(Getty Images)

Our galaxy contains far more habitable Earth-like planets than previously thought, according to a UC Berkeley-led analysis. The study finds that about one in five of the sun-like stars in the Milky Way may have planets approximately the size of Earth, capable of holding liquid water, and bathed in sunlight. We discuss the findings, which are based on observations by NASA’s Kepler space telescope.

Guests:
Andrew Fraknoi, chair of the Astronomy Program at Foothill College
Erik Petigura, graduate student in astronomy at UC Berkeley who led the analysis of the Kepler data

  • Ehkzu

    A caller said it’s simplistic to assume life out there can only be like ours. Perhaps. But it’s equally simplistic to assume that life unlike ours is possible. It’s perfectly possible that it isn’t possible.

  • Dixon de Leña

    Ok, ok, full disclosure: my wife and I don’t do a real deep clean of the house until we’re about to have company. ‘- I’d like to think this research means that we might have visitors soon so let’s pick up around here! Let’s start with global warming then a lot of trash starts to get cleaned up. First impressions and all that!

  • Al Gamow

    The galaxy might be loaded with rock-like planets in the goldilocks zone of their respective stars, but the planets that have water like ours is a fraction of those planets. I’m pretty sure we don’t have good probabilities of planets that have a lot of water like ours does. If I had to guess, I’d say planets with a lot of liquid water make up a very small fraction of all rock-like planets. I agree that water might not be the only solvent capable of giving forth life, but it’s probably the best one.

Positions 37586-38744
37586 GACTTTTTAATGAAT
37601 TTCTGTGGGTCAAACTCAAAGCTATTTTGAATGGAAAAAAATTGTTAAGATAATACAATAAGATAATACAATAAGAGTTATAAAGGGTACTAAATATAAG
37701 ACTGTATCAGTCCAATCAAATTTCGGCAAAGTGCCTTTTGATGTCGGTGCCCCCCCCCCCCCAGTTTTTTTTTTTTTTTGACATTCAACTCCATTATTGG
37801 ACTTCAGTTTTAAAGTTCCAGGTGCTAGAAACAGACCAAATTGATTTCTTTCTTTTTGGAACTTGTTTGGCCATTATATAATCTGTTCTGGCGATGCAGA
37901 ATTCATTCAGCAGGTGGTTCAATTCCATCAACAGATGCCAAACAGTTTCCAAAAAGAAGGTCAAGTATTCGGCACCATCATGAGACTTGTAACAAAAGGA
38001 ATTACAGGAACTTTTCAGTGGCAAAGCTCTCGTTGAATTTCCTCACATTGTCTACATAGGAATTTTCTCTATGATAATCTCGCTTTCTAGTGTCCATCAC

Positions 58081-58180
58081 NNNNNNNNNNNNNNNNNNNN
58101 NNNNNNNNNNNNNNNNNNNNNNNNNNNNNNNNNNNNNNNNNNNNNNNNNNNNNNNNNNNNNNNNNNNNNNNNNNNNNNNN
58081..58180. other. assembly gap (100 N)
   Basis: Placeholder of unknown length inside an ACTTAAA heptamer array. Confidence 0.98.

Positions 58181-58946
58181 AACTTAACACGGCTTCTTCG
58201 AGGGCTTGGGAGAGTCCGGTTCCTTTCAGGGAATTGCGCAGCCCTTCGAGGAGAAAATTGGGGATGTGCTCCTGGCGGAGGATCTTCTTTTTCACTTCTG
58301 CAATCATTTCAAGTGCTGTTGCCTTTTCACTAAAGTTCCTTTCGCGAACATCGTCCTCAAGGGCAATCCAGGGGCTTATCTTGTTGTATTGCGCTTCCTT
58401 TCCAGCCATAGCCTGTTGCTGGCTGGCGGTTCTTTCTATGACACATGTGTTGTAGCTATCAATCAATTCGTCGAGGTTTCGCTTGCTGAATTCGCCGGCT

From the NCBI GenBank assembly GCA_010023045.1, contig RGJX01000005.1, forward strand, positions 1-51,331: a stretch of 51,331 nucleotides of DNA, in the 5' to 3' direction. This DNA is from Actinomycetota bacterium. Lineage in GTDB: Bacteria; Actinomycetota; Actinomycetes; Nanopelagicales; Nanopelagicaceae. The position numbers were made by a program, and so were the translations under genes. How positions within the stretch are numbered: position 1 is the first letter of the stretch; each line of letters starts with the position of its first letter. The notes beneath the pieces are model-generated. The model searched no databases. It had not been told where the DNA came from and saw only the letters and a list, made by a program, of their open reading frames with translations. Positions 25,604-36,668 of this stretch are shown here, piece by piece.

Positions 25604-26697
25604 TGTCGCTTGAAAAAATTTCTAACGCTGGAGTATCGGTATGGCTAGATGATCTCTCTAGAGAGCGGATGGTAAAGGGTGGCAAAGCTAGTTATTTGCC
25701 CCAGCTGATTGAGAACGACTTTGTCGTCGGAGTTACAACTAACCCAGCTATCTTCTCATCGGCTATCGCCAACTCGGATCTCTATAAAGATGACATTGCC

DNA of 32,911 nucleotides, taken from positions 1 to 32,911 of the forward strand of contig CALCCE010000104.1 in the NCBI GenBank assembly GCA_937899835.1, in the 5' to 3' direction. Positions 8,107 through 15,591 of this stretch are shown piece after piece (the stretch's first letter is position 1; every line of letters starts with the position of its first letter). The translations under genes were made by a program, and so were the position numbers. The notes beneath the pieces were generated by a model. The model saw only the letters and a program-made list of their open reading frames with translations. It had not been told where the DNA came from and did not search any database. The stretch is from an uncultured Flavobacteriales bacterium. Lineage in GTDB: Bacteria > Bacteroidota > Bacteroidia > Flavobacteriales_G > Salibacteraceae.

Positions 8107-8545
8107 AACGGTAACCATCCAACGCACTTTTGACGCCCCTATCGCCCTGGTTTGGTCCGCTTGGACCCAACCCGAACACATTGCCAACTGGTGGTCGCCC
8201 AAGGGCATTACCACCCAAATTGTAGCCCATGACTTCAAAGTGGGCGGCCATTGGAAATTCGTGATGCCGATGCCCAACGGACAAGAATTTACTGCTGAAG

• could be the most fascinating topic covered on Forum so far, and many of the topics are fascinating.

  • chrisnfolsom

    Does anyone understand 100 billion stars, or 100 billion galaxies? I have a hard time, and our ability to judge probability on that scale is small as most of us have a hard time card counting playing blackjack… The more we look the MORE we see – that is a trend, organic molecules in asteroids, life in rocks in many of the deep well we drill etc, etc. The only thing telling us we are alone is a myopic view hinted by some books that were written before we knew about bacteria all of which you have to ignore quite a few statements to make sense. So you have one trend that is based on physical evidence that is growing and growing and opening up more and more possibilities and another trend in religion that is showing that more and more excuses have to be made regarding inconsistencies and outright incorrect ideas – the more you analyze the more holes are exposed. It’s up to us to pick the path that makes more sense.

  • Vivi

    I do not believe your hypothesis regarding life sustaining planets such as our earth.

Sponsored by

Become a KQED sponsor